September 26, 2023

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Lawmakers approve $$ for new prison, vets home upgrades and Capitol remodeling | Idaho

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BOISE — Legislative budget writers approved the final list of big capital investments for the state for this year on Thursday, including a $112 million new state prison, $75 million in upgrades to Idaho’s state veterans homes, and a surprise addition: $11 million to remodel the state Capitol for private offices for legislators.

All the debate in the Joint Finance-Appropriations Committee was about the prison; no one even brought up the Capitol office remodel plans. They also weren’t included in the governor’s budget recommendation or the Permanent Building Fund budget request, from which JFAC voted to allocate the funds.

“We’ve been talking about it for years, to get our offices fixed on the garden level and first floors,” said Rep. Rick Youngblood, R-Nampa, JFAC co-chair. “We need those bad. We’ve talked about this forever.”

In fact, the House passed legislation in 2019 to spend $10.6 million for that project plus several others, with the aim of getting private offices for every House member, something every senator already has. The big Capitol renovation and expansion that started in 2007 and finished in 2009 originally was supposed to include that, but when Gov. Butch Otter was elected in 2008, he scaled it back, eliminating a second underground level.

The 2019 legislation included $7.1 million for remodeling space on the Capitol’s first floor and “garden level,” or basement, for House members. But the appropriation for that, after passing the House handily that year, died on a 17-18 vote in the Senate.

Lawmakers tried again last year, with a pared-back $2 million appropriation just to remodel space on the first floor previously occupied by the state treasurer’s office for House members’ office spaces. That bill also failed to pass the Senate, dying without a vote there as senators wrapped up the bulk of their session last May.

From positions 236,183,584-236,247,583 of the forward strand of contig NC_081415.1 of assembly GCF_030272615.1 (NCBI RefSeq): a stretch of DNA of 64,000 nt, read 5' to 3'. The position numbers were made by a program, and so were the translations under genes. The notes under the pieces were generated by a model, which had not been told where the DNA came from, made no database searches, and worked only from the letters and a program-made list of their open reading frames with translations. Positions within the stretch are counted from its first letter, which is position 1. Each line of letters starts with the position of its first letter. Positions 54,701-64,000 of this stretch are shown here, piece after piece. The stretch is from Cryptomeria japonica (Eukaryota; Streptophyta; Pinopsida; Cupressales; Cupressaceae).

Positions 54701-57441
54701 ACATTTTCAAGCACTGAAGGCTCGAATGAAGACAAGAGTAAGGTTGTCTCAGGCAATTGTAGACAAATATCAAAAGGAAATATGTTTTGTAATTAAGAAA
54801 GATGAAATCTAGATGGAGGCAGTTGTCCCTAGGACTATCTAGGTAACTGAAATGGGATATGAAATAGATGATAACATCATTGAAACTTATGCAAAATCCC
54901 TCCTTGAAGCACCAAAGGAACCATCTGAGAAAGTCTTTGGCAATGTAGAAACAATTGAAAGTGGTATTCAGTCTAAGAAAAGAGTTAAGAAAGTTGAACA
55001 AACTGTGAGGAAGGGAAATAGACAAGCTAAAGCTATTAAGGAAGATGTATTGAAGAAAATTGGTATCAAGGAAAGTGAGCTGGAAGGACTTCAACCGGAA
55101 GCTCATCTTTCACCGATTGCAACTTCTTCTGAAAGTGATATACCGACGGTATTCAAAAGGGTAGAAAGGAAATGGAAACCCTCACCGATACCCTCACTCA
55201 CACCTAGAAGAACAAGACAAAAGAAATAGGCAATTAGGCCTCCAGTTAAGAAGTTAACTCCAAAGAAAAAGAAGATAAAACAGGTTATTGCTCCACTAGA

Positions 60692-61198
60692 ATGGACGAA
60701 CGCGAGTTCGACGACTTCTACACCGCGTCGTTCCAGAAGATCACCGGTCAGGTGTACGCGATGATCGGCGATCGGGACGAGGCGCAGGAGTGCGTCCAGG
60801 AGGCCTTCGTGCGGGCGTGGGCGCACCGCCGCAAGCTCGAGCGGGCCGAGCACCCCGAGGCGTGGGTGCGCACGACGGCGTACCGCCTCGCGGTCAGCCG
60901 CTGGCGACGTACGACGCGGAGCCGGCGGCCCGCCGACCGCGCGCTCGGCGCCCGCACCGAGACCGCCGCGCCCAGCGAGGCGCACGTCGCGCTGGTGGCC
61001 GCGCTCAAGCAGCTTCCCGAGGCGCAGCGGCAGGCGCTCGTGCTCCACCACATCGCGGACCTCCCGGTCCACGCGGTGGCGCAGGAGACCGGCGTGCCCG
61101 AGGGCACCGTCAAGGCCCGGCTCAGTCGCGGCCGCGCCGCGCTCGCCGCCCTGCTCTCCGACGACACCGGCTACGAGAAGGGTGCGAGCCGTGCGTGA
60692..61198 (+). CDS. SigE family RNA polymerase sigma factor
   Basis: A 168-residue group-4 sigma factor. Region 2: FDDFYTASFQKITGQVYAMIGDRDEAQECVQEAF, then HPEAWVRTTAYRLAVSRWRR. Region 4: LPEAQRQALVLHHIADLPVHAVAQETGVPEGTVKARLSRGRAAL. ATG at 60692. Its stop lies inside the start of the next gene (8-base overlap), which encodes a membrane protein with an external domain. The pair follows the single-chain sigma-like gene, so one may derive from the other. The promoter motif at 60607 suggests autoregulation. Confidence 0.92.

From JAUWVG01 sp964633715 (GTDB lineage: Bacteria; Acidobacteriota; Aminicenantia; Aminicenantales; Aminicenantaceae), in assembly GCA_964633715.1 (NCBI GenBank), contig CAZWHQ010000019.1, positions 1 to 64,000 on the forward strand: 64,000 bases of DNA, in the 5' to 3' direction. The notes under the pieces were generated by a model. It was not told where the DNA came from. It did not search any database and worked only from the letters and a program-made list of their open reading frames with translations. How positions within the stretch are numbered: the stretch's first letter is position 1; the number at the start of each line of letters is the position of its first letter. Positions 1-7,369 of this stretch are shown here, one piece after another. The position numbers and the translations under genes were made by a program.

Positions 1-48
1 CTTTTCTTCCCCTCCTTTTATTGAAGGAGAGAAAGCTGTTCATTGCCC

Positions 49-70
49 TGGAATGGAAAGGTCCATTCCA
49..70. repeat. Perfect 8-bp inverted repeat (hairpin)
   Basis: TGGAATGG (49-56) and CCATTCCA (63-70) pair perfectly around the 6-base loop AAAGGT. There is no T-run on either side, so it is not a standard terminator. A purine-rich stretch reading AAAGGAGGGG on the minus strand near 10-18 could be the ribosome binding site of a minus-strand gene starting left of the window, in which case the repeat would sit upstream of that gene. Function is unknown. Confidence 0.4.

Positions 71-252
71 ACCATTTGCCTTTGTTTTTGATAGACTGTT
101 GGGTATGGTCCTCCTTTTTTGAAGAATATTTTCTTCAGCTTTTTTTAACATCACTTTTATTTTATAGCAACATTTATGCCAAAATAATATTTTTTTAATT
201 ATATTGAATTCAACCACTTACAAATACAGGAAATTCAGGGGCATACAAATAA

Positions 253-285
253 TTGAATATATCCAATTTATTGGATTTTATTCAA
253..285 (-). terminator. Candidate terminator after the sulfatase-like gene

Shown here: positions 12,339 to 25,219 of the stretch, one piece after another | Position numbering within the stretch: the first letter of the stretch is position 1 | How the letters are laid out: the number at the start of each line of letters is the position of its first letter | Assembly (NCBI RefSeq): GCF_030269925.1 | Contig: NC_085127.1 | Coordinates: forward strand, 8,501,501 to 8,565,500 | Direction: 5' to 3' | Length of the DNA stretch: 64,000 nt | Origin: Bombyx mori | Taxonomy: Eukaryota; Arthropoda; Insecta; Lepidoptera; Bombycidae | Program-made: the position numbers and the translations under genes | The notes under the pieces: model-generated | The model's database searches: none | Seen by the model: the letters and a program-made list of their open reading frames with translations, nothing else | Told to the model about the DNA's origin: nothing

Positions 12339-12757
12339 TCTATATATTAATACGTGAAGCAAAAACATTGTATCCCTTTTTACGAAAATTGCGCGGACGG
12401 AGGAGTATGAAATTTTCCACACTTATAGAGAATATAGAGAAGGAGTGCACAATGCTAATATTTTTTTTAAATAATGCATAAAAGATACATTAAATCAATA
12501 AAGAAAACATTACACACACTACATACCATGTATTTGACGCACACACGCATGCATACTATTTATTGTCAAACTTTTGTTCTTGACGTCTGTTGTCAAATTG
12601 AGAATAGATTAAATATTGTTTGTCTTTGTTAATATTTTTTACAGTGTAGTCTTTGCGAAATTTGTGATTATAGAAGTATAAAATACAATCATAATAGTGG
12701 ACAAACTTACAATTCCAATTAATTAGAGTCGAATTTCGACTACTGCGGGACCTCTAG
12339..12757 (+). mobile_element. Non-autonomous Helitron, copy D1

Sen. Jeff Agenbroad, R-Nampa, the Senate co-chair of JFAC, is a co-sponsor of the new appropriation bill, along with Youngblood and three other JFAC members who worked on the Permanent Building Fund budget. “This is just through the committee, so we don’t know what will happen when it hits either floor,” Agenbroad said. He said of the Permanent Building Fund budget, “That would be the appropriate place to fund it, if it gets funded.”

“One thing has changed in the last year,” Agenbroad said. “The legal issue as to who controls the space has been resolved.”

That happened through a bitter court fight between the Legislature and state Treasurer Julie Ellsworth, who fought her office’s eviction from the Capitol but lost. She and her staff moved out of their first-floor Capitol offices, which included a historic state treasurer’s vault, in March of 2021.

Without any additional appropriation of state funding, lawmakers moved into somewhat makeshift offices in part of the space without any remodeling, and have been using it this year.

The differences in quality of office space have been a sore point between the House and Senate since the Capitol reopened from the renovation in 2009. But Agenbroad said he hasn’t been hearing that this year. “I don’t think this is an issue between the House and the Senate,” he said. “As a legislative body, we want to be as accessible to our constituents as possible, in space where they can be comfortable.”